LOS ANGELES (Reuters) - Safeway Inc SWY.N, the second second-biggest U.S. supermarket operator, said higher gasoline prices could squeeze profit margins in the current quarter and its shares fell 1.5 percent.
Margins at the company, which operates Safeway, Vons and Dominick’s grocery stores, get pinched when gasoline prices rise. As a result, margins for the current first-quarter likely will be below normal, Safeway Chief Executive Steve Burd said on a conference call with analysts.
Safeway and other supermarket chains sell fuel for cars at some of their stores.
On the other hand, rising costs for key food items ranging from coffee to beef should boost results at supermarkets that can pass on those costs to shoppers.
The question is how high prices can go before shoppers -- who are still grappling with high unemployment and the threat of a further spike in gasoline prices due to unrest in the Middle East -- pull back.
“We’re starting to see the benefits of moderate inflation” said Burd, who added that inflation has been up less than 1 percent so far this quarter.
He predicted that “virtually all” of Safeway’s suppliers would raise prices by the end of 2011 and said he would use price increases in stores to offset those higher costs.
“We are not seeing a demand depressing effect and the reason is because consumers in the main, particularly our consumers, are feeling better off than they were a year ago,” he said. “It’s when inflation gets to 5 percent that you can have a demand depressing result.”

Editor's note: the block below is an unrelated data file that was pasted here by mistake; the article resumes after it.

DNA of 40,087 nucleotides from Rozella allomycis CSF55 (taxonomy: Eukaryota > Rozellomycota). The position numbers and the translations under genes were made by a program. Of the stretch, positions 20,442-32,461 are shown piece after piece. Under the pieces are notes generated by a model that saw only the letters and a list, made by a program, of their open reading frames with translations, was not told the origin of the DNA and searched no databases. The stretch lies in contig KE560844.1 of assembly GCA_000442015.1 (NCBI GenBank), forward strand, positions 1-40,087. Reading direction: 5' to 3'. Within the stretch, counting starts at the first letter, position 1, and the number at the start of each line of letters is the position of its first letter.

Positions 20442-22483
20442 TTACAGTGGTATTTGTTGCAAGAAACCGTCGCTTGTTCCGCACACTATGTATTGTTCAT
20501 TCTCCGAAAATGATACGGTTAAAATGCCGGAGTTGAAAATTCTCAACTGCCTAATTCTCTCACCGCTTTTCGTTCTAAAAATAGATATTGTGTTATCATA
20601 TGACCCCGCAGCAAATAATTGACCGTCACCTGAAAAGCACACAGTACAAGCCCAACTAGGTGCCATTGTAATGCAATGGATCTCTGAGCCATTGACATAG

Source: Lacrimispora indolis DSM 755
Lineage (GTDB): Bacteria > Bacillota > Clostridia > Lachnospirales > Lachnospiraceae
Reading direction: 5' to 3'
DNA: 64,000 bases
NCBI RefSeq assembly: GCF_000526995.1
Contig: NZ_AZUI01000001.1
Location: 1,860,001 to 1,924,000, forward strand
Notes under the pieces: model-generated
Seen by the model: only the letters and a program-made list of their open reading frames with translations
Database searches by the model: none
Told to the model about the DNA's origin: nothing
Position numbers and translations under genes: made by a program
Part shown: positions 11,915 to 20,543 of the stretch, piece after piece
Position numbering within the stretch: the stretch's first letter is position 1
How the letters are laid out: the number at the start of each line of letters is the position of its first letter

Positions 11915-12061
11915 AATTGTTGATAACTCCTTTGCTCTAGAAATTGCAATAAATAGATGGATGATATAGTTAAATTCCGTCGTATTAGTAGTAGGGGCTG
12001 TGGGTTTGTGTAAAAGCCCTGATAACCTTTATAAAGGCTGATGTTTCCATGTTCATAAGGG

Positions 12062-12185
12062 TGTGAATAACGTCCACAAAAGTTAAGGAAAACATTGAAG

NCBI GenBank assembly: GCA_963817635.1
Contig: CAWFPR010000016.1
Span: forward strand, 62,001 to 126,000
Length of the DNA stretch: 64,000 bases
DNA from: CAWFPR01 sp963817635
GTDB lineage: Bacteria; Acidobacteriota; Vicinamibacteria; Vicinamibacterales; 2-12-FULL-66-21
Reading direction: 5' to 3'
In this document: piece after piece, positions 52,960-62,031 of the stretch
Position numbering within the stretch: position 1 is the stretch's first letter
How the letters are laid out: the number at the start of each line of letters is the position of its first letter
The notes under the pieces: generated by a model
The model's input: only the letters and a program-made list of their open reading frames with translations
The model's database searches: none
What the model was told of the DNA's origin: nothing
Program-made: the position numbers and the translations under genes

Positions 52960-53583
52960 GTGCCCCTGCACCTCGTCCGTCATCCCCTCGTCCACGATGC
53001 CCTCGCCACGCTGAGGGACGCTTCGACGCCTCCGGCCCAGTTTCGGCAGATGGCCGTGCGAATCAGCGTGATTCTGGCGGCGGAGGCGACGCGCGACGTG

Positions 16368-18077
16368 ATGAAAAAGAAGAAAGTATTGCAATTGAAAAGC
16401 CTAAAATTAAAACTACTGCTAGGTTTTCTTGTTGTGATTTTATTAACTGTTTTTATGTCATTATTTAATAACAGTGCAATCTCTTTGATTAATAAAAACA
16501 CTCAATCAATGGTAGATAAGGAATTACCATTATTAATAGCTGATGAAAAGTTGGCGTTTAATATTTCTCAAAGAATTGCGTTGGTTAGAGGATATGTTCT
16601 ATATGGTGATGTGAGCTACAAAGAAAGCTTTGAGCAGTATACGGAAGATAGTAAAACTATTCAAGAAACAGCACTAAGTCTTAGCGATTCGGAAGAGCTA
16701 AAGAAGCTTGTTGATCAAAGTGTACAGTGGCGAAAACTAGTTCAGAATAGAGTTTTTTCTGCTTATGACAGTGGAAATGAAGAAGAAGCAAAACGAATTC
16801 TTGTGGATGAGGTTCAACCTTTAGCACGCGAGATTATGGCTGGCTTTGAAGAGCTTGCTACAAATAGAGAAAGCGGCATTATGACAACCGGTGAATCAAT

Higher food prices are good news for Safeway, which last year put pressure on its profits after it slashed prices to bring them more in line with those of bigger rivals like Kroger Co (KR.N) and Wal-Mart Stores Inc (WMT.N).
Safeway is in a relatively good position versus those two brands because its customers tend to come from the middle and upper income brackets, which have been spending a bit more freely than low-income shoppers. To that end, upscale grocer Whole Foods Market Inc WFMI.O recently reported an sharp acceleration in quarterly sales fueled by its well-heeled shoppers.
Safeway shares were down 1.5 percent at $21.71 in afternoon trading on the New York Stock Exchange. Rivals Whole Foods, Kroger and Wal-Mart -- which sells more groceries than any other U.S. retailer -- were down, while Supervalu Inc (SVU.N) was up 0.5 percent.
Pleasanton, California-based Safeway posted fourth-quarter net profit of $229.6 million, or 62 cents per share, topping analysts’ average forecast of 57 cents, according to Thomson Reuters I/B/E/S. It attributed the better-than-expected result to improving sales trends that were continuing into the current first quarter.
Sales grew almost 1 percent to $12.8 billion. Higher fuel sales and an increase in the Canadian exchange rate were offset by reduced sales due to store closures and a 0.8 percent decline in identical-store sales excluding fuel.
Identical-store sales are a key gauge of performance for grocery stores and at Safeway include established supermarkets that have not been significantly renovated or replaced.
The drop in the latest quarter was more than the 0.3 percent decline analysts expected, Credit Suisse analyst Edward Kelly said in a client note.
During the fourth quarter, Safeway invested $282 million in capital expenditures. It opened seven new upscale Lifestyle stores, completed 25 Lifestyle remodelings and closed 15 stores.
Safeway said it would issue a full-year earnings forecast at its investor conference on March 8.
Reporting by Lisa Baertlein, editing by Gerald E. McCormick, John Wallace, Dave Zimmerman